“Out of the depths I call to you, Lord; Lord hear my cry.”
I thought of Psalm 30 when we were visiting Carolyn’s 99-year-old father at his Utah nursing home. It was sung by pilgrims on their way up to Jerusalem. What could be sung from a wheelchair in assisted?
It is a hard place. The odors are offensive. The diminished mental state of many is sad. The confinement to bed and chair is disturbing.
We want the years of Methusaleh, if we’re assured of our health, an active mind and an independence that allows us to stay at home and behind the wheel. But there are no guarantees.
My father-in-law is still sharp and his memory is better than mine. On the debit side, he is not ambulatory, practically deaf, and his speech slurred beyond comprehension by most. He tires easily, sleeps a lot, and his nearest family is two states away.
He’s bored at times, but not unhappy. He looks forward to the dining room though he can’t converse with others and aspirates on solid food.
He goes to daily Mass. His poor hearing forgives the homily and the same two hymns. Sitting up front, he follows the ritual, mouths the appropriate prayers, and reverently takes Holy Communion.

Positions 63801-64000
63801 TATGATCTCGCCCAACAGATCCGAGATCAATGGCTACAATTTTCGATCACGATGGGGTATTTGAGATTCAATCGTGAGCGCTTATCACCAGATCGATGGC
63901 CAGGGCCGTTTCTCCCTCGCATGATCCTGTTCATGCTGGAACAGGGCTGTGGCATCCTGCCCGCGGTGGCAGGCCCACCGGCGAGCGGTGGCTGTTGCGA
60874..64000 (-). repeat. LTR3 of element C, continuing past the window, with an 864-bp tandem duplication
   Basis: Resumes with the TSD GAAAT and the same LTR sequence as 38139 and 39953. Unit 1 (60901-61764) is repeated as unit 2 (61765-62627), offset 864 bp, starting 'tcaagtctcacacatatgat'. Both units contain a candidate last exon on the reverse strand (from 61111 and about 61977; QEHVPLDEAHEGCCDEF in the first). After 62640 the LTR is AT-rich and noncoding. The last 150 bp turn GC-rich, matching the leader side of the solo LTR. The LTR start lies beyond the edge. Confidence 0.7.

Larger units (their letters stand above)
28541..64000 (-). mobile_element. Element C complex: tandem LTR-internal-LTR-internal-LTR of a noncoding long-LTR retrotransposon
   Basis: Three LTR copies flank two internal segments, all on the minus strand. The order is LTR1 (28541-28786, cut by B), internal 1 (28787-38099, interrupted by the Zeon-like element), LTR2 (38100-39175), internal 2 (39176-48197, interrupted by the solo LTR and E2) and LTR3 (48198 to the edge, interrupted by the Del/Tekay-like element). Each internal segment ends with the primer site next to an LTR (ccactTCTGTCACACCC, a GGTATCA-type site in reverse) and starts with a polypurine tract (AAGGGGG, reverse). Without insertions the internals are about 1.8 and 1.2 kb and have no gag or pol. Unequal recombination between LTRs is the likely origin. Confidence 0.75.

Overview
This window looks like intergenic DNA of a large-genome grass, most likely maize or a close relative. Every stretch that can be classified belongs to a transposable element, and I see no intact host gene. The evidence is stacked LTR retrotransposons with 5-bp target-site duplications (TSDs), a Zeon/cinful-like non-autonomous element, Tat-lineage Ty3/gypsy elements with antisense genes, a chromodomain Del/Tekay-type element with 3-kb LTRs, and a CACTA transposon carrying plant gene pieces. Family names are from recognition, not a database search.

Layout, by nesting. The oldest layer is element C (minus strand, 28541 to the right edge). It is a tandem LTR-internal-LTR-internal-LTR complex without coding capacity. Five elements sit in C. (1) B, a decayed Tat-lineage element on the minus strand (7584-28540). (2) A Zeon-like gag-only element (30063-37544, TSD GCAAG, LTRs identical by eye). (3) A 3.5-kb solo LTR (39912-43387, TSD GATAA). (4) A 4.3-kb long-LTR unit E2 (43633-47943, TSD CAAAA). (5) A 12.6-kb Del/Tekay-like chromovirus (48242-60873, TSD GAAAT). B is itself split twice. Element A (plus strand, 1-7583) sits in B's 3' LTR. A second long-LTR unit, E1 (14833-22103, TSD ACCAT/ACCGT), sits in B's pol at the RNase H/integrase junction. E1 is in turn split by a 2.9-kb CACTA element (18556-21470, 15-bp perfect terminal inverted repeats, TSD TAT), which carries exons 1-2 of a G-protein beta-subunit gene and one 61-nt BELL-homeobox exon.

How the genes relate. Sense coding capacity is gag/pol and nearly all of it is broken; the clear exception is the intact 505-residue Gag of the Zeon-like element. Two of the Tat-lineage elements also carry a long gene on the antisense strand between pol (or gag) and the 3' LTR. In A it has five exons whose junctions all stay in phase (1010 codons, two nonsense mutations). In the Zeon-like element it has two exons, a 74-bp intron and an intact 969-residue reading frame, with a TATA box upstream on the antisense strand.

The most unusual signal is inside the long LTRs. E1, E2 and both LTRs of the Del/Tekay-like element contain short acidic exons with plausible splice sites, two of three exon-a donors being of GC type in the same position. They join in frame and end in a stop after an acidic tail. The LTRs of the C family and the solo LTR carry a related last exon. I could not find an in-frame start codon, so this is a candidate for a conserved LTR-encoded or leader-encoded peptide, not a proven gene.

The eldest in an elderly group, residents fondly call him “Grandpa.” They never really talk, but more than familiar faces or fellow inmates, they are friends and neighbors.
When Grandpa rolls down the hall, those neighbors hold out their hands to lightly brush his as he passes. Shriveled, bony fingers momentarily touching is more than a greeting — it is a sacrament of care and a common life.
There’s the German Anna and young Mary with her MS. There’s blind Arturo and Howard the former marine. There’s Norma the football fan and the Japanese lady Tayeko.
They each have their own stories, but share a final chapter. Imprisoned in age and disease, totally dependent, they have surrendered all physical dignity. But if you watch them, talk to them, do the slightest thing to help them, you see a spiritual dignity that binds them in respect, in gratitude, and acceptance of their lot.
As they sit waiting for dinner which won’t start for an hour, I wonder if the same song of ascents of the pilgrims could be on their aged lips:
“I wait with longing for His Word. My soul looks for the Lord more than sentinels for daybreak,” (Psalm 130 5-6).